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Computer-Aided Report Design
Steps to follow when designing reports
using a computer-aided software tool
Determine the need for the report
Determine the users
Determine the data items to be included
Estimate the overall size of the report
Title the report
Number the pages of the report
Kendall & Kendall Copyright 2002 by Prentice Hall, Inc. 15-20
Computer-Aided Report Design
Further steps for designing reports
Include the preparation date on the report
Label each column of data appropriately
Define variable data indicating the type of
data
Indicate the positioning of blank lines used
to help organize information
Review prototype reports with users and
programmers
Kendall & Kendall Copyright 2002 by Prentice Hall, Inc. 15-21
Report Stylistic and Aesthetic
Elements
Stylistic/aesthetic elements of printed
reports include
Organization
Control breaks
Blank spaces
Margins
Color coding
Kendall & Kendall Copyright 2002 by Prentice Hall, Inc. 15-22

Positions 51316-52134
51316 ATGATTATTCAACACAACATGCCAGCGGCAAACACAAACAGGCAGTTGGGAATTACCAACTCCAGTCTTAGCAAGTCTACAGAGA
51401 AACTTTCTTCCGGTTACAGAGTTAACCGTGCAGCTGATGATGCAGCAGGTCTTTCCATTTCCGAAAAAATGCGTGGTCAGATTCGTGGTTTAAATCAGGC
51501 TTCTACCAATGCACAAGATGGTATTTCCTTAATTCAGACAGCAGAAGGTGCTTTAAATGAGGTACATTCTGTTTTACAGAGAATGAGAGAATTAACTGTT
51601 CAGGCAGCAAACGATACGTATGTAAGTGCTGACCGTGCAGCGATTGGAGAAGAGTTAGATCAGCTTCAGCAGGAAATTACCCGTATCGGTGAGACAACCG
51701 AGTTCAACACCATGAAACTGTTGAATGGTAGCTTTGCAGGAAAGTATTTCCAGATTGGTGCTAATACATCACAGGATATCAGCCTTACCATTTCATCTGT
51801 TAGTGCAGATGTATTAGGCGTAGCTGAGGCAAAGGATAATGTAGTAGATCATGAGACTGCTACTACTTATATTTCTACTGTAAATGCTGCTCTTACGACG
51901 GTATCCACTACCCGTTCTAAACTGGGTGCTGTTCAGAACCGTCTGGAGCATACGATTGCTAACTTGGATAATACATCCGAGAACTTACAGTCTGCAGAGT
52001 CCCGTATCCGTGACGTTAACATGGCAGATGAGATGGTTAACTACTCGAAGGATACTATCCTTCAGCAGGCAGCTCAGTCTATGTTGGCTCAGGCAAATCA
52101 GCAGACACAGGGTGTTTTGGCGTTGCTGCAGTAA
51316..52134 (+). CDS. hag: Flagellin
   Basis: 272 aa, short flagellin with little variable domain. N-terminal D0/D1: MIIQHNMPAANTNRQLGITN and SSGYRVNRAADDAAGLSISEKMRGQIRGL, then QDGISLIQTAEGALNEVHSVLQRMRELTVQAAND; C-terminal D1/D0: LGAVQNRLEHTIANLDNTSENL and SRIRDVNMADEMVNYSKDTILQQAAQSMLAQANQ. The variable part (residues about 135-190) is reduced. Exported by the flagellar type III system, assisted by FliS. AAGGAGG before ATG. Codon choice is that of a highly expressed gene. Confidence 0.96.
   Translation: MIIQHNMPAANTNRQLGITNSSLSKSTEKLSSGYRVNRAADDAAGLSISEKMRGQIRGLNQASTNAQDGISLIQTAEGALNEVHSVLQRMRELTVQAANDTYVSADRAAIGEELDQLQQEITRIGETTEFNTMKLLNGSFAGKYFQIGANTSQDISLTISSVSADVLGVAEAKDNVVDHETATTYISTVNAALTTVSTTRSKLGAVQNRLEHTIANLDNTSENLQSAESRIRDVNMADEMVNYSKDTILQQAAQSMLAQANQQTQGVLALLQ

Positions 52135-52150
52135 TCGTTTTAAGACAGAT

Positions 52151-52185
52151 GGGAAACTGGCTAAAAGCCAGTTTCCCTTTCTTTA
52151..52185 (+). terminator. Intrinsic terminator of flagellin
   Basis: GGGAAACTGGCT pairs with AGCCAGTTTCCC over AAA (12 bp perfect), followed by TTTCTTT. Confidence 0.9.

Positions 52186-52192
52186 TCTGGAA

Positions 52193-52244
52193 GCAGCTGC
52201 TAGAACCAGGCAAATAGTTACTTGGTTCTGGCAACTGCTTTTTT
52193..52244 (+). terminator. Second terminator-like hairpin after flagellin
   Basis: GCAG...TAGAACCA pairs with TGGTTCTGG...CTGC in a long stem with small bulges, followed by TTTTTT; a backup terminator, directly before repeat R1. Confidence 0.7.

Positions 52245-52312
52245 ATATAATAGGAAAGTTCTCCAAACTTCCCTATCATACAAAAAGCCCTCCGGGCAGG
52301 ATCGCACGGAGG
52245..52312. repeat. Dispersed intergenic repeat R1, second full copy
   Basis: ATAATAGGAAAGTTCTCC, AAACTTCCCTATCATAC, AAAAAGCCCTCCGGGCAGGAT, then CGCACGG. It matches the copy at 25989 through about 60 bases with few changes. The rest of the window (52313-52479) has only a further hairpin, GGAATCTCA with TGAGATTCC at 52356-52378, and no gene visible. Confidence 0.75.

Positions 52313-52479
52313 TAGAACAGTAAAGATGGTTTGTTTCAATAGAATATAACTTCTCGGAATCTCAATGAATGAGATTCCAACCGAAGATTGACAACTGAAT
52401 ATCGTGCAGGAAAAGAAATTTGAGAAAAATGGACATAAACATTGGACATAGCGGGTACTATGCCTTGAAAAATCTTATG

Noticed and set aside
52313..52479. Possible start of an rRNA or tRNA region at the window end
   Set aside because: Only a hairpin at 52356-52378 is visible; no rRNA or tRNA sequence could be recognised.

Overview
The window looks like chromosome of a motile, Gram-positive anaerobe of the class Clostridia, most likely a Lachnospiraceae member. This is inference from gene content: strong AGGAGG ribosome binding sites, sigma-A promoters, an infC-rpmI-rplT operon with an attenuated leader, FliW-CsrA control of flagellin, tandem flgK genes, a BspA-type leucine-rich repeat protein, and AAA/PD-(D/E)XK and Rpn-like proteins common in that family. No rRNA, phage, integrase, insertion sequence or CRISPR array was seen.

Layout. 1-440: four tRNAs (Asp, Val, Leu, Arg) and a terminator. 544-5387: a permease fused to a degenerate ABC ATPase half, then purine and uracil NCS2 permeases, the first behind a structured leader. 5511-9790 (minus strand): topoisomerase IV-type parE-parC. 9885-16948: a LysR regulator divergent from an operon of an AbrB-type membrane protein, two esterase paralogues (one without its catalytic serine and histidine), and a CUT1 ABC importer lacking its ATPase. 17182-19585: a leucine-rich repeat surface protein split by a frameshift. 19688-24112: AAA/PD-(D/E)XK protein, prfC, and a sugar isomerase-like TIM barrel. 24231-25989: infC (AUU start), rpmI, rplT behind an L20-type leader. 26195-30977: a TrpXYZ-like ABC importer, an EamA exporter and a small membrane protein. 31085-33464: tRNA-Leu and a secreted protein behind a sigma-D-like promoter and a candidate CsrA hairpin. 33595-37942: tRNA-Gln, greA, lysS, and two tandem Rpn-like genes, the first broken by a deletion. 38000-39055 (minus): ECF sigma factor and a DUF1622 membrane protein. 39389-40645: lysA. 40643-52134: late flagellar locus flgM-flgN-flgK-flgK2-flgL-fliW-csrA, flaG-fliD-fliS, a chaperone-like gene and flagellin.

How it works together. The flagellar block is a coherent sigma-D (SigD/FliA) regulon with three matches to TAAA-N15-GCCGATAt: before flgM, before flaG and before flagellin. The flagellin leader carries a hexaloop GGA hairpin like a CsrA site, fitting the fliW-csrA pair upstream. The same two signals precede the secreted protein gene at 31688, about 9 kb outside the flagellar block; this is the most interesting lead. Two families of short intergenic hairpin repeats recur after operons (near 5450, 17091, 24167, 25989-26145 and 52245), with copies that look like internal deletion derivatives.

Online Screen Design
Online screens are designed using
screen design software
Guidelines for screen design are
Keep the screen simple
Keep the screen presentation consistent
Facilitate user movement among screens
Create an attractive screen
Kendall & Kendall Copyright 2002 by Prentice Hall, Inc. 15-23
Graphs
Primary considerations for designing
graphical output
Output must be accurate, easy to
understand and use
The purpose of the graph must be
determined
Decision makers must be trained in using it
Provide the ability to call up a variety of
user views as well possible commands
Kendall & Kendall Copyright 2002 by Prentice Hall, Inc. 15-24
Web Site Design
Design principles must be used when
designing Web sites
These include
Using professional tools
Studying other sites
Using Web resources
Examining the sites of professional Web
site designers
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Web Site Design
Further principles
Using tools that you are familiar with
Consulting books
Looking at examples of poorly designed
pages
Creating Web templates. Style sheets
allow you to format all Web pages in a site
consistently
Using plug-ins, audio, and video sparingly
Kendall & Kendall Copyright 2002 by Prentice Hall, Inc. 15-26
Web Graphics
Guidelines for using graphics when
designing Web sites are
Use either JPEG or GIF formats
Create a few professional-looking graphics
for use on your page
Keep the background simple and readable